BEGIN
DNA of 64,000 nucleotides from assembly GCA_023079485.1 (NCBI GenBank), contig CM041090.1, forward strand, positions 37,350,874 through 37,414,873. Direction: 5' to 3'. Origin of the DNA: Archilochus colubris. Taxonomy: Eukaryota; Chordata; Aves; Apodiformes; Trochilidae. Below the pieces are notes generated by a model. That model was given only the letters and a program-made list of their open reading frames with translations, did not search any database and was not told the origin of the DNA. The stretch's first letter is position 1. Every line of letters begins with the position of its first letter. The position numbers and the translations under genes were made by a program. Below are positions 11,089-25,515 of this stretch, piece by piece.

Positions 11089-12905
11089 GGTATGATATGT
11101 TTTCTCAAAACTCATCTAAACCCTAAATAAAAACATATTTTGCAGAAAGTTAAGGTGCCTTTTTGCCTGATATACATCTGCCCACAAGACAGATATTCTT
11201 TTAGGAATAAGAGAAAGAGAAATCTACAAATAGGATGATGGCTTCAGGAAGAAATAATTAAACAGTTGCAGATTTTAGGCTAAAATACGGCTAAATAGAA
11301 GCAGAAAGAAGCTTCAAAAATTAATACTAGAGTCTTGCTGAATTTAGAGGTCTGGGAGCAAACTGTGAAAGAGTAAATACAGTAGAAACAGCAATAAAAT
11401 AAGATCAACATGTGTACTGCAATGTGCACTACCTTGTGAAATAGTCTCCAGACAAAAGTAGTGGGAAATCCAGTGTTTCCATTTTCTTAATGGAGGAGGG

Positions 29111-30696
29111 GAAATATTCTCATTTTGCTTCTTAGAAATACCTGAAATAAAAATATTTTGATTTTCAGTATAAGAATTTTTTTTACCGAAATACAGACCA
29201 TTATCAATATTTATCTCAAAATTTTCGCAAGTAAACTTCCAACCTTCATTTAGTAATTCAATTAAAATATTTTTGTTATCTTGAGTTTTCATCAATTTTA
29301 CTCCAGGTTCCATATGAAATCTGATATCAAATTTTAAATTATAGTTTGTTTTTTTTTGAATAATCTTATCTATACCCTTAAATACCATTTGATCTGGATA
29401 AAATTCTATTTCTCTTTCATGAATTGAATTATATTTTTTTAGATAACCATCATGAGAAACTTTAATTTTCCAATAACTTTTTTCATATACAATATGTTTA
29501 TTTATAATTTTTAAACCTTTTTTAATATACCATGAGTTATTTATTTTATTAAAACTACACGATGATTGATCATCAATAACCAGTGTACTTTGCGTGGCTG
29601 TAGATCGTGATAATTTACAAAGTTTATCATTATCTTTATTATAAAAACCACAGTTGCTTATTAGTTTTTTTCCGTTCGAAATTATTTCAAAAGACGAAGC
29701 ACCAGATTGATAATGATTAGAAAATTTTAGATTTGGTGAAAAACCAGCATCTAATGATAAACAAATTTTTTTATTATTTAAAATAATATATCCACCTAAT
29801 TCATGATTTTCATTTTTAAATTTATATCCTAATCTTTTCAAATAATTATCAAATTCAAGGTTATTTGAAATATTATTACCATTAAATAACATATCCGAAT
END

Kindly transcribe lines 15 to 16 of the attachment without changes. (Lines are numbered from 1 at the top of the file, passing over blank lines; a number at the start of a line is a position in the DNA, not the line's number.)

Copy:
29701 ACCAGATTGATAATGATTAGAAAATTTTAGATTTGGTGAAAAACCAGCATCTAATGATAAACAAATTTTTTTATTATTTAAAATAATATATCCACCTAAT
29801 TCATGATTTTCATTTTTAAATTTATATCCTAATCTTTTCAAATAATTATCAAATTCAAGGTTATTTGAAATATTATTACCATTAAATAACATATCCGAAT